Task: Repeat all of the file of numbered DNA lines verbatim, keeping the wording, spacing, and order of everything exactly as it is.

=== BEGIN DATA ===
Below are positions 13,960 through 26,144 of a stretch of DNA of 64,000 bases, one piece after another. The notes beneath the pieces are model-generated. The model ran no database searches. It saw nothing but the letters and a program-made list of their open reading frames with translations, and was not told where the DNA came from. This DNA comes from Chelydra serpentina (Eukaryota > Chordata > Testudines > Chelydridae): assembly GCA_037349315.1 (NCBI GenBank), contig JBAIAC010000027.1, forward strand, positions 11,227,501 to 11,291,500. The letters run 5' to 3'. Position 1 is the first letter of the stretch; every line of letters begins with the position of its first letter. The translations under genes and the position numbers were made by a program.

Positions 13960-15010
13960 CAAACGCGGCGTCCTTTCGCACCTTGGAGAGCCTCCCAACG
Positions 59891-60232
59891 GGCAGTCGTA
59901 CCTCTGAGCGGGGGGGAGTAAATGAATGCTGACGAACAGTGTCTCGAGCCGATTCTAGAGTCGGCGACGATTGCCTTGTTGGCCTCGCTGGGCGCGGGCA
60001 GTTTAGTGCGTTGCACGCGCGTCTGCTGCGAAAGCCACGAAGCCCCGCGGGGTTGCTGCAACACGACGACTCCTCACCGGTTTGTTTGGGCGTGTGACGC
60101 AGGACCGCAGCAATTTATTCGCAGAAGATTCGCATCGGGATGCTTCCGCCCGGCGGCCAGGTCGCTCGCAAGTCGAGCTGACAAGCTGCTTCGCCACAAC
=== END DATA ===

Below are positions 13,960 through 26,144 of a stretch of DNA of 64,000 bases, one piece after another. The notes beneath the pieces are model-generated. The model ran no database searches. It saw nothing but the letters and a program-made list of their open reading frames with translations, and was not told where the DNA came from. This DNA comes from Chelydra serpentina (Eukaryota > Chordata > Testudines > Chelydridae): assembly GCA_037349315.1 (NCBI GenBank), contig JBAIAC010000027.1, forward strand, positions 11,227,501 to 11,291,500. The letters run 5' to 3'. Position 1 is the first letter of the stretch; every line of letters begins with the position of its first letter. The translations under genes and the position numbers were made by a program.

Positions 13960-15010
13960 CAAACGCGGCGTCCTTTCGCACCTTGGAGAGCCTCCCAACG
Positions 59891-60232
59891 GGCAGTCGTA
59901 CCTCTGAGCGGGGGGGAGTAAATGAATGCTGACGAACAGTGTCTCGAGCCGATTCTAGAGTCGGCGACGATTGCCTTGTTGGCCTCGCTGGGCGCGGGCA
60001 GTTTAGTGCGTTGCACGCGCGTCTGCTGCGAAAGCCACGAAGCCCCGCGGGGTTGCTGCAACACGACGACTCCTCACCGGTTTGTTTGGGCGTGTGACGC
60101 AGGACCGCAGCAATTTATTCGCAGAAGATTCGCATCGGGATGCTTCCGCCCGGCGGCCAGGTCGCTCGCAAGTCGAGCTGACAAGCTGCTTCGCCACAAC